CLEARFIELD – Clearfield Wholesale Paper recently raised $10,000 to benefit area veterans.
Tom Marasco, a sales representative of CWP, started a new holiday tradition of giving back two years ago when he gave out gifts to children at UPMC Altoona.
Last year he saw a need for both businesses and people impacted by the COVID pandemic.
“I got the company and our vendors involved,” he said in a recent interview.
They raised $3,500, which they used to buy gift cards from local restaurants, which were then given to COVID patients leaving UPMC.
“We wanted to stick to our customers,” he explained.
They helped 75 families of COVID patients as well as the restaurants in this way.
This year their charitable efforts started in October with them asking their vendors to give $300 instead of $100 as they did last year and most complied.
This allowed the vendors to be put on a special flyer of products with a percentage of the profits from sales also going to their fundraising efforts.
There were about 100 items on the flyer with the special sale ending on Dec. 10.
On Wednesday, Dec. 15, they presented a check for $10,000 to the James E. Van Zandt VA Medical Center in Altoona.
A “chunk” of the money was raised from sales from the vendor flyer, with more given by the vendors and additional funds from CWP.
And $3,000 of the total will go to gift cards and the other $7,000 to support cancer patients, according to Joel Peterson, owner of the company.
Why did they choose veterans?
Marasco commented that a lot of them in the hospital don’t get to go home for the holidays. Veterans have also been through a lot of difficult situations and he said they wanted to thank them for their service.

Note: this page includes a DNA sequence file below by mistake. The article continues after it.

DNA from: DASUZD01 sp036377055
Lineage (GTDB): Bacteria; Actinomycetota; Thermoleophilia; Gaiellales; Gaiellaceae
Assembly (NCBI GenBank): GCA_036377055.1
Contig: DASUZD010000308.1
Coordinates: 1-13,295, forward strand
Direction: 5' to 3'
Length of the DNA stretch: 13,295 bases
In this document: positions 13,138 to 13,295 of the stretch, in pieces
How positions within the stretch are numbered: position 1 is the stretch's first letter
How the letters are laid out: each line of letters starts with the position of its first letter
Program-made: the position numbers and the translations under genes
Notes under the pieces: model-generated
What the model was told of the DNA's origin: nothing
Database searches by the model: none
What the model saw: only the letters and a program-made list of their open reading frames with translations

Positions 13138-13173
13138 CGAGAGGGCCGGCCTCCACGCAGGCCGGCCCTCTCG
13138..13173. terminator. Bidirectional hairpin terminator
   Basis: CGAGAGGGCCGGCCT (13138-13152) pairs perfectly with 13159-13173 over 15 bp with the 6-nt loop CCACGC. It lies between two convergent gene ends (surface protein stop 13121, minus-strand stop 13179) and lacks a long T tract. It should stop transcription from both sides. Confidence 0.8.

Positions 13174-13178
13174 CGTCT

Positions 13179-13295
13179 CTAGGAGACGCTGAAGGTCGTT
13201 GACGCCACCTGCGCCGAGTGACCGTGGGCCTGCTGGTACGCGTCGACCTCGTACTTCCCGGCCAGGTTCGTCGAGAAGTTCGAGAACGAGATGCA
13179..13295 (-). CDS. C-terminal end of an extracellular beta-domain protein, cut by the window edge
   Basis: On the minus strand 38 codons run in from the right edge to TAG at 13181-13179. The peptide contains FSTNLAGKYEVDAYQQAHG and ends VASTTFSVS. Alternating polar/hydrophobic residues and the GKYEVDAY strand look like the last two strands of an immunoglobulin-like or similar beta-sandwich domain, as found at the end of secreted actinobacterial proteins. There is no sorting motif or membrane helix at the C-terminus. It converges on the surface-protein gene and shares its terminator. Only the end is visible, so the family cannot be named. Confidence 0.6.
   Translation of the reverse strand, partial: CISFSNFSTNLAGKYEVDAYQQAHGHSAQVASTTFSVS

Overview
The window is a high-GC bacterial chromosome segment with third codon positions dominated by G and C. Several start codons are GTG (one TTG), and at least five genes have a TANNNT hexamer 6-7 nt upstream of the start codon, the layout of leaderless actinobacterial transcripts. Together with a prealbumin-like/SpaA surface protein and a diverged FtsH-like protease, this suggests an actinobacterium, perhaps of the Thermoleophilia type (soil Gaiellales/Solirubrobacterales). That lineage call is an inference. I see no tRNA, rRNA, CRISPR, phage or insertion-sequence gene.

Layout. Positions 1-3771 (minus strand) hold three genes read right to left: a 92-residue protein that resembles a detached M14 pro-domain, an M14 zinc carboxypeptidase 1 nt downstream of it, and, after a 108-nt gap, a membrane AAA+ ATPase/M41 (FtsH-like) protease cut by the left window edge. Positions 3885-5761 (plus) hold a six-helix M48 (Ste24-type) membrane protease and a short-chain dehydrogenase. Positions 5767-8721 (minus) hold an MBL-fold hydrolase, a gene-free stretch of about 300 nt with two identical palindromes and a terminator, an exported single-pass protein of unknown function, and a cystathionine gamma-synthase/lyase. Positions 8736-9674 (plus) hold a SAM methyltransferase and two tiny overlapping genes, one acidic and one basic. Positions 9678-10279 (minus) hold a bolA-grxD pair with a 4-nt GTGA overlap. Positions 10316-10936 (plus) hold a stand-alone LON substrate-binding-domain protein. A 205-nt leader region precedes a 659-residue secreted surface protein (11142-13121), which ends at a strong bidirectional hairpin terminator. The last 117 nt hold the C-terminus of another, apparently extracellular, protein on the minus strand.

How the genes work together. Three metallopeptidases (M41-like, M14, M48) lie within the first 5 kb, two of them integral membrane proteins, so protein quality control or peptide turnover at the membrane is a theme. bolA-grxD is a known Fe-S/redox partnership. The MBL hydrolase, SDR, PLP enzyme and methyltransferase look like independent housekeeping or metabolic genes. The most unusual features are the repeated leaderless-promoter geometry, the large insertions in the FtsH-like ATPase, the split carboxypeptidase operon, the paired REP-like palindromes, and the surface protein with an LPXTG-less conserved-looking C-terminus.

Peterson noted that they do business with the medical center, which is the only VA hospital in the area and thought helping veterans was a good choice.
As Marasco said, “if we can, we want to put a smile on somebody’s face”. Our motto is to “try to make a difference.”
Unlike other companies, CWP had a banner year in 2020 because one of their best sellers is disinfectant.
“Everyone needed disinfectants and called us,” Marasco said.
Peterson said money given to schools and early-learning centers for cleaning products led to this boom. However, supply chain problems in 2021 brought them back to earth and now “we are back to where we were in 2019.”
Next year the company will celebrate its 100th anniversary.
CWP was started by Peterson’s great-grandfather, making him the fourth generation involved with the business.
Andrew J. Peterson came from Sweden to the area in the early 1900’s, he said.
The business was initially in Grassflat and sold supplies to the mines’ “company stores”. Many of the items were referred to as odds and ends or “notions”. This included everything from shoe nails to bobby pins, Peterson explained.
The next generation involved in the company was his grandfather and great-uncles, and then eventually his father.
In 2000, Peterson bought out his cousins’ share of the business and later his two brothers.
“I have been the sole owner for five years,” he said.
Today, the company carries “thousands of high-quality sanitary, maintenance, janitorial, floor care, equipment, safety, food service disposables, ice melter and packaging products,” according to information on its Web site.
Its success can be “attributed to three things: customer satisfaction, dedicated employees and excellent products.”
Peterson said the company appreciates the support of the community for all these years.
Special plans are being made for a 100th anniversary celebration in September.